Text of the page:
Whether you are new to feminism or have been one for years, there are a lot of terms that get thrown around in the movement that you may not be familiar with. Here are 5 essentials:
1) Feminism is the idea that all people are equal and thus should have equal opportunities in life. Feminism seeks to identify and dismantle barriers to equality.
2) Intersectionality was coined by Kimberlé Crenshaw in the 1980s. Intersectionality is the idea that people have more than multiple identities that interact to create overlapping disadvantages.
3) Gendernorms are the socially constructed ideas of how men and women should behave, dress, and interact. Those who challenge or do not adhere to gender norms can face negative consequences such as bullying, shaming, or ostracism.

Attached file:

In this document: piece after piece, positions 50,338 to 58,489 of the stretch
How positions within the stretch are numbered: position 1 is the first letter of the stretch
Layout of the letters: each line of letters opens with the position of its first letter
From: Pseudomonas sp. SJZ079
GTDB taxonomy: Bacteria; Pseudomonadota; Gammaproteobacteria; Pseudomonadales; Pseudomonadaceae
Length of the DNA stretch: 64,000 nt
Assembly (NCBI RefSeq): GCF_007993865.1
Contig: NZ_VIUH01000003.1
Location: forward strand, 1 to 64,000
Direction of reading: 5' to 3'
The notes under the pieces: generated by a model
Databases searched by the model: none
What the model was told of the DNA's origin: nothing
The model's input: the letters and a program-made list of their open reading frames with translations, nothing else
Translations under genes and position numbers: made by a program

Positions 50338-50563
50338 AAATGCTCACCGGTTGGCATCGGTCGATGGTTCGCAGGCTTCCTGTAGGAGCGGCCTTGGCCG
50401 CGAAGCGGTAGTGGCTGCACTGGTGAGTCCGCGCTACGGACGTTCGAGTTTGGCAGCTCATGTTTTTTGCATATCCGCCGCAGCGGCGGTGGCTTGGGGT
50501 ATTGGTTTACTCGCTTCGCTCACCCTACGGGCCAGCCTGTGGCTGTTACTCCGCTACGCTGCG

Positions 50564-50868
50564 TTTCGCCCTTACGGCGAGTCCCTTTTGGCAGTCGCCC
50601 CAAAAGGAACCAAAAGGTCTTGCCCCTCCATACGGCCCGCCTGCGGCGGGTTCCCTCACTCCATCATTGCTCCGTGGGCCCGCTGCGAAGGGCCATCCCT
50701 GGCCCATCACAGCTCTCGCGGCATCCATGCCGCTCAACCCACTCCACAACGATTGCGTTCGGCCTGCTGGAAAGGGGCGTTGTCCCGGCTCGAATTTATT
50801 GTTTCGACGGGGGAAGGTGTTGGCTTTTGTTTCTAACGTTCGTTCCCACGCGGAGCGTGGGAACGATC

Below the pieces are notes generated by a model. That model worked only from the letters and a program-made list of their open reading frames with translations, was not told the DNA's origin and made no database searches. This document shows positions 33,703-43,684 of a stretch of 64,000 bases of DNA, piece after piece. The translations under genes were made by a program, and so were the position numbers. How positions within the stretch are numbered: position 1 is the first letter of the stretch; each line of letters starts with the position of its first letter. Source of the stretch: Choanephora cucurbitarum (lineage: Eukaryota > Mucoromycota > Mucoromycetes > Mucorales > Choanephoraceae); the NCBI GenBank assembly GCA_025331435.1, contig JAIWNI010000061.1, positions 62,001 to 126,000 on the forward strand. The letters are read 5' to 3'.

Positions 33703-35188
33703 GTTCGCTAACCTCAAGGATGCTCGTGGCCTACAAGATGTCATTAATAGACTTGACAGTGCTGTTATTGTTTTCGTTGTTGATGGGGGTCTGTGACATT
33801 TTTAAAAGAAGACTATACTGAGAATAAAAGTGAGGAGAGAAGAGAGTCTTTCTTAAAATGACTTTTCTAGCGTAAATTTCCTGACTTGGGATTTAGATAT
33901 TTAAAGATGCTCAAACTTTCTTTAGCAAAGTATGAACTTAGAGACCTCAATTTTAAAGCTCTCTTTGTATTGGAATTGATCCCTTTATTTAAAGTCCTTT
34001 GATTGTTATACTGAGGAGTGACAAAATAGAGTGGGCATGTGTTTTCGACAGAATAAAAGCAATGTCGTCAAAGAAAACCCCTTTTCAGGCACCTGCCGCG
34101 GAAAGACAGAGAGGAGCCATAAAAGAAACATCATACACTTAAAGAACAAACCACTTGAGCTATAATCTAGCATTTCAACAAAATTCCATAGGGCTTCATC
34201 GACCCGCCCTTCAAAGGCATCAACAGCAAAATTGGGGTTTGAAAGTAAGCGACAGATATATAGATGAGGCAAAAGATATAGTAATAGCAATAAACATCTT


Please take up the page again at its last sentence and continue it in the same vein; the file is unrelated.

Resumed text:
4) Mansplaining is when a man explains a woman’s area of expertise to her, particularly when he is less educated about it.
5) Patriarchy is the system whereby men (usually white men) hold the power and authority. Patriarchy usually excludes or discourages women from gaining any type of power. It interacts with gender norms to create a rigid system of behavior and roles for men and women that neither can escape easily.
Of course, these 5 terms are not an exhaustive list of feminist language. Share more below!
The Secret History of Wonder Woman, on the other hand, was disappointing. Jill Lepore found a fascinating, complex web of influences and family secrets. But the way the narrative was structured made it incredibly difficult to read. She jumped around in time and between characters with little to no transition or explanation. Given that the book is a biography of William Moulton Marston, Wonder Woman’s creator, and his polygamous family, more narrative structure would have helped immensely.